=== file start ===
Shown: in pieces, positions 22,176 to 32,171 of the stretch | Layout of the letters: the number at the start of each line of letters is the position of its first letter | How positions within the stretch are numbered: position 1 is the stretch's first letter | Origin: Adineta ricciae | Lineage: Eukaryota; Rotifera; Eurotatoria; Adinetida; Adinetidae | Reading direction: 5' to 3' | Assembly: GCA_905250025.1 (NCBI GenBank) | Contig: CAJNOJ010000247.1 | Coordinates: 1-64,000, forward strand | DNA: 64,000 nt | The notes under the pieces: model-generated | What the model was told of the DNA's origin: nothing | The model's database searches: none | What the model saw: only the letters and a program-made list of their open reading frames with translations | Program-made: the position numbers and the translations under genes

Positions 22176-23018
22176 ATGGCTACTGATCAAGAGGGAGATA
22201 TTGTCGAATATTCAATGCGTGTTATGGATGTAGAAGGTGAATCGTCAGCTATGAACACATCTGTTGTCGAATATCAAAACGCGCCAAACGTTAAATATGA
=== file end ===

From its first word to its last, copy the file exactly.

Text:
Shown: in pieces, positions 22,176 to 32,171 of the stretch | Layout of the letters: the number at the start of each line of letters is the position of its first letter | How positions within the stretch are numbered: position 1 is the stretch's first letter | Origin: Adineta ricciae | Lineage: Eukaryota; Rotifera; Eurotatoria; Adinetida; Adinetidae | Reading direction: 5' to 3' | Assembly: GCA_905250025.1 (NCBI GenBank) | Contig: CAJNOJ010000247.1 | Coordinates: 1-64,000, forward strand | DNA: 64,000 nt | The notes under the pieces: model-generated | What the model was told of the DNA's origin: nothing | The model's database searches: none | What the model saw: only the letters and a program-made list of their open reading frames with translations | Program-made: the position numbers and the translations under genes

Positions 22176-23018
22176 ATGGCTACTGATCAAGAGGGAGATA
22201 TTGTCGAATATTCAATGCGTGTTATGGATGTAGAAGGTGAATCGTCAGCTATGAACACATCTGTTGTCGAATATCAAAACGCGCCAAACGTTAAATATGA